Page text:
About a year ago I started to feel as though I had forgotten who I was. In a state of perpetual preoccupation, trying to keep up yet feeling like I am being left behind. I am surrounded by women who are smart, aspirational, connected, savvy and educated. Trail blazers and social entrepreneurs. It wasn’t as heavy as hopelessness but a feeling of being unremarkable, peripheral. The opinions of those around me were more interesting and not only did it feel as though I had nothing to say, but I also wasn’t even sure if anyone was listening. I felt somehow stuck and for a self-described optimist, it was an obscure feeling. Grounded in the immediate here and now of motherhood, running a business with my husband, the well-worn invisible, yet essential labour that comes with the everydayness of life. Unwittingly, I had lost sight of my true self.
I have felt especially defined by my work, a career that has spanned more than 25 years, it is hard not to feel so deeply entrenched in my role at work and the person it has made me. I am also a wife and a mother and inarguably it is motherhood that has been both the making and the breaking of me. Though these aspects of my life don’t consume my entire identity, they had overshadowed everything. I was so busy leaning into these roles, I ended up being swallowed by it all. Work, wife, mother. I wasn’t quite sure how to be anything else and I wasn’t entirely sure who else I was. Questioning all of this felt self-indulgent and a bit eye rolly.
Then, unexpectedly, two things happened.
I joined a book club.
And I found myself.
Reading has always been one of my greatest joys. I was one of those kids who would read the back of a cereal box at breakfast just so I had something, anything to read. I have a deep love for reading and books are my love language. I am the ‘go to’ person when friends need a recommendation of what to read next. A trip to Westfield is not complete unless I come home with a book. It is the one thing I will not say no to when my son wants me to buy him a ‘treat.’ Pokeman cards, Slime, Beyblades, they are for birthdays or his own money. Books fall into the category of ‘essentials’ like food and water. Trust me, I know this is a privilege.
But back to book club.
I can’t quite remember how it all happened, but I think it was a Facebook post from Brisbane writer and author Rebecca Sparrow who floated out to her vast social media following a hypothetical ‘what would everyone think about an online book club.’ For a self-confessed bookworm extrovert, the concept of book club felt like home to me.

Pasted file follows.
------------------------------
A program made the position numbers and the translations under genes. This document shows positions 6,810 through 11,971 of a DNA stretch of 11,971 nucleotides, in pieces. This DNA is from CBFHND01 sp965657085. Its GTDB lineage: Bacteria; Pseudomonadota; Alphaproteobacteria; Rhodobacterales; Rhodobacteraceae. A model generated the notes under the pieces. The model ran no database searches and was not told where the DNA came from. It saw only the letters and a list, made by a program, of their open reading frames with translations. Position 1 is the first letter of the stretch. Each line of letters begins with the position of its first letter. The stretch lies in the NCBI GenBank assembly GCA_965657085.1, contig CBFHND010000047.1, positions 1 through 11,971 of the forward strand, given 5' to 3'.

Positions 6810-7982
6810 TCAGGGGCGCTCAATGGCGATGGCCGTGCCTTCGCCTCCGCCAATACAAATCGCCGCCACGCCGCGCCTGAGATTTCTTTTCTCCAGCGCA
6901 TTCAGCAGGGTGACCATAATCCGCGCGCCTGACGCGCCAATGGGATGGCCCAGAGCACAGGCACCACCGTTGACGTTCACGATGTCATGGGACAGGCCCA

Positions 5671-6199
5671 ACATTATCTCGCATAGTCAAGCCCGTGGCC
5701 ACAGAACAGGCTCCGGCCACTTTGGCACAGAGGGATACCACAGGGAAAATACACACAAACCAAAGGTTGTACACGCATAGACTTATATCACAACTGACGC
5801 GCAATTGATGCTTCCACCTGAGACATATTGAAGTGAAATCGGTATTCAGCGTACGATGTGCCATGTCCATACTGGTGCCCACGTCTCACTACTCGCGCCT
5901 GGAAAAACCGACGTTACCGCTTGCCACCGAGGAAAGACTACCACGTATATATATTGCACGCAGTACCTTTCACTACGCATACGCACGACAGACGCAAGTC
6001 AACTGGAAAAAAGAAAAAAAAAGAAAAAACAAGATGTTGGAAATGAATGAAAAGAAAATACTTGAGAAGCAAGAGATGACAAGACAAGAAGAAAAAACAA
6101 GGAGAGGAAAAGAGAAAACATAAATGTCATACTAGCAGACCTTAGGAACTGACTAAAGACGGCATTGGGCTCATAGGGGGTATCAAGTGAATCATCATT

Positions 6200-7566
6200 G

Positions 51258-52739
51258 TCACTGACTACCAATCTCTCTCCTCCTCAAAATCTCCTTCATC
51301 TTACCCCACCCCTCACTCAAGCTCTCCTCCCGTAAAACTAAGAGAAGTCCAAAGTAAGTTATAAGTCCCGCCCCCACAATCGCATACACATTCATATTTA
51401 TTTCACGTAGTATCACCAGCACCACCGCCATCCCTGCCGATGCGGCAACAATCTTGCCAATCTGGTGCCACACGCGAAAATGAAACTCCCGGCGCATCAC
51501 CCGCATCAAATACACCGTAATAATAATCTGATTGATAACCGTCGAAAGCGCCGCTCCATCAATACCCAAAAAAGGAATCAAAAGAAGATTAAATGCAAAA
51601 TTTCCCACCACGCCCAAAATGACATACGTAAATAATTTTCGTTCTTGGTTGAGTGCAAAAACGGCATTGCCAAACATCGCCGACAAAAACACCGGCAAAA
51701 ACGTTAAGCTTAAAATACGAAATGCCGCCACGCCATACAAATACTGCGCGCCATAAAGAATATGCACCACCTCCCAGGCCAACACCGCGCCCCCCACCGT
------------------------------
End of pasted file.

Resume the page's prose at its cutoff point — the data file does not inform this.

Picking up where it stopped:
In the case of this book club, known as Birds of a Feather, founded by Rebecca and Jane Sullivan it would be all online. Monthly meetings, via zoom. I had previously attempted to join a face-to-face book club, I’d even tried to start one but the reality of daily life meant it was only ever an item on my long and dusty wish list. A virtual book club was a genius idea.
The first meeting was with Trent Dalton, and we were there to discuss Love Stories. What happened in that first hour is hard to describe but I’ll try. It was uplifting. There was a spark of energy, the hosts and author shared a close, seamless connection and they bantered with natural ease. Gosh it was just lovely. Trent’s book is pretty special so I am sure that had a big part to play and at the end, when Trent left the call, all those who remained were left spellbound. No one could quite work out what we’d just been a part of and I would not be surprised if even Rebecca and Jane were taken aback by what they created. Collective joy amongst community and it was genuinely fabulous.
Book club has become a monthly ritual that is entirely separate from everything else in my life. I don’t have to do anything or be anyone other than a tile on a screen. I can wear my lounge pants and drink tea and in return the reward is immense, my tea cup is filled. To be a part of a community that asks nothing of me and in return, I can simply listen or I can press a button, raise my hand, ask to be unmuted and say what I think or feel. Surrounded, albeit virtually, by fellow readers the beauty is in being exposed to new ideas and different viewpoints, all of us share a love for reading but not so likeminded that the discussions are vanilla, instead they robust and interesting. There is also laughter. Loads in fact.
Book club has also given me the motivation to do more of the things that make me feel like me. Maybe it is that in achieving one small thing for myself it has provided me with the momentum and motivation to propel me forward and to do other things just for myself.
Who knew that the reason I get out of bed at 5.30am to go to Pilates is because book club made me do it.
I think we underestimate the power in community particular one that is built online. Social media and the internet get a bad rap and often rightfully so. But be it a Facebook community group, a podcast, or a virtual book club, there can be a sense of belonging, a feeling of being a part of something.
I am someone who loves to be in the company of others, so what has been so surprising about book club is that I found the very thing I needed to reconnect with others and importantly connect again with myself.